The authors believe that "the primary adaptive value of dam rifting probably lies in the ability of otters to obtain access to water in regions where the water surface freezes on all water bodies." That is, by being able to move through dams under the ice, they are not confined to one pond during the winter or required to travel on the surface of the ponds and find holes into the ice. The successive freezes pond water experiences during the winter can account for why otters dig tunnel-trenches through the dam deeper and deeper. Other advantages the otters gets from rifting beaver dams are: "an increased area for effective foraging because of more extensive air cavities under the ice; an enhanced prey density because of decreased water volume;" and concentration of favored fish both attracted by the current and able to move upstream through the holes.

The authors think that the dams not repaired by beavers were in areas the beavers were abandoning anyway. There may be a mutually beneficial relationship between beavers and otters in dam rifting but "the population dynamics of this relationship need investigation to demonstrate commensalism." The deterioration of habitat caused by dams not being repaired may not matter to otters because of their large ranges.

In the handful of ponds I observed, I have seen three variations on the theme of otters rifting dams: holes made high in the dams to lower water levels just after thick ice forms; huge holes that beavers don't seem to use themselves and which they repair as soon as possible; and huge holes that beavers do use and that they subsequently don't repair even though they stay in the area.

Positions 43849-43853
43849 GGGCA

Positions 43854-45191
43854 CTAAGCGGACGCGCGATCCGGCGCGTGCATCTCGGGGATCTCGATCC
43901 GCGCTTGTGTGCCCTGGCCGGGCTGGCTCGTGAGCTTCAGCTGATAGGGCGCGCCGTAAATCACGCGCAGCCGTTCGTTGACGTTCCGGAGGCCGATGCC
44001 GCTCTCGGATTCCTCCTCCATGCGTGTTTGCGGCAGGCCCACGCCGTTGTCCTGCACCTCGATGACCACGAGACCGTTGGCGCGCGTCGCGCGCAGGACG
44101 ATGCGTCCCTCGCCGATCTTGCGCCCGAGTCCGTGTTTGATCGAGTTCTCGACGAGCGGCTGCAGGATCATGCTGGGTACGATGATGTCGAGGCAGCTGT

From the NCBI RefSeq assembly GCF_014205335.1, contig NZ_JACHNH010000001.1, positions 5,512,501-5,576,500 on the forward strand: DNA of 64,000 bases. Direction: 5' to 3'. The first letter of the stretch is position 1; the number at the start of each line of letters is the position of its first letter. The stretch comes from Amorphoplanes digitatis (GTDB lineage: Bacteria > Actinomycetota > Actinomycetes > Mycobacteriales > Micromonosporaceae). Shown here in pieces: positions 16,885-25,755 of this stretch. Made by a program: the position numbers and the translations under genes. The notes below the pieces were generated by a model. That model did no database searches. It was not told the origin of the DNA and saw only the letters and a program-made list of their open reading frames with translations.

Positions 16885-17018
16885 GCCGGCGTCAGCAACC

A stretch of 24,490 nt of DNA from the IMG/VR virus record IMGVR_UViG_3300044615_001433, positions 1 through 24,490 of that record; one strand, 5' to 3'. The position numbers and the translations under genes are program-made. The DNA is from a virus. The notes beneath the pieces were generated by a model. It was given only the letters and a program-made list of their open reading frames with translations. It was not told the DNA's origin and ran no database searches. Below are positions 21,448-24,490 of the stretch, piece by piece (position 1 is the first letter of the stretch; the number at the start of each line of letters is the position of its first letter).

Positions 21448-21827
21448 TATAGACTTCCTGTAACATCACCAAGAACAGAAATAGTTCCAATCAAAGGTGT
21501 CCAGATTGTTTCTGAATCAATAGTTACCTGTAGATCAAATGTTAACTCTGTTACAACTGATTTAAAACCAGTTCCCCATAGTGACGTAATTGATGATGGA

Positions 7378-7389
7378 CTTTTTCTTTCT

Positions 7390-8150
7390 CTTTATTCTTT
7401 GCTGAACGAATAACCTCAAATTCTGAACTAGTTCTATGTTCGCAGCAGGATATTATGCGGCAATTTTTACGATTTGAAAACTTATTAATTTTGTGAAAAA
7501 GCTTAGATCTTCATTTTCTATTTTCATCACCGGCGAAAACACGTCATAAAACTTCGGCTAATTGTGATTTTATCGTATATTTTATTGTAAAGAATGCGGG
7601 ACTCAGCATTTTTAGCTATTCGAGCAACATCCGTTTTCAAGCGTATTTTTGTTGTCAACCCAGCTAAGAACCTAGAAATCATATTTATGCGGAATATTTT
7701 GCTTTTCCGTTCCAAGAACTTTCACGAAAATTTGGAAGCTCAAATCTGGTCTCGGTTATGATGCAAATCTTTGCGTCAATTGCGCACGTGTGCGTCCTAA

As I analyze the problem, the otters first objective is to lower the water level below the ice as quickly as possible. If once that is done the fish forage runs out, the otters move to another pond. Hence the high holes left in the dam. Indeed, I observed this in rather small ponds. In the ponds I watch, the difference in water levels in adjoining ponds does not necessarily mean that a hole in a dam will allow the otter to swim under the ice directly into the lower pond. But by breaching the dam, the flow from the upper pond to the lower pond can keep a hole in the ice of the lower pond even during long spells of freezing weather. The otter tracks I saw around this dam show the otter coming out of the dam and then onto the ice of the lower pond and diving into the hole in the ice. However, as the winter wears on and hole is dug deeper down into the dam, the otter reaches a level where it can swim from one pond to the next.

Beavers can benefit from the holes in the dams. In fact it always seems more of a bother for them to crawl up on the ice than it is for an otter. During one winter, the beavers used the otter hole to increase their range. And they subsequently didn't repair the hole, but instead made a large dam downstream so that enough water remained in the upper pond to still be useful for them. Interestingly, during the next winter the otters got less use out of the pond. While they used the low level upper pond to raise pups and to forage in the fall, they abandoned it when ice formed. I think what they really try to effect is a dramatic fall in water level and that can only be accomplished with a new hole, not the one from the year before.

In some winters I am impressed at how inactive beavers are, but in other winters they seem quite active. One fall after a dry summer the beavers built lodges on or right next to dams. One colony allowed water to flow through the dam at the lodge during the winter thus lowering the water level below the ice. One day I found myself walking on top of the ice near the dam while beavers gnawed on branches directly below me under the ice!

After observing ponds through six winters, I am amazed at how different the ponds can be each winter. Also, certain ponds seem to lend themselves to manipulation and thus exhibit more variations while other ponds seem the same every winter. While I would love to radio track otters, I think a better remote sensor would be one placed in the ponds that can measure the changing conditions during the winter and the activity of mammals and fish as the conditions change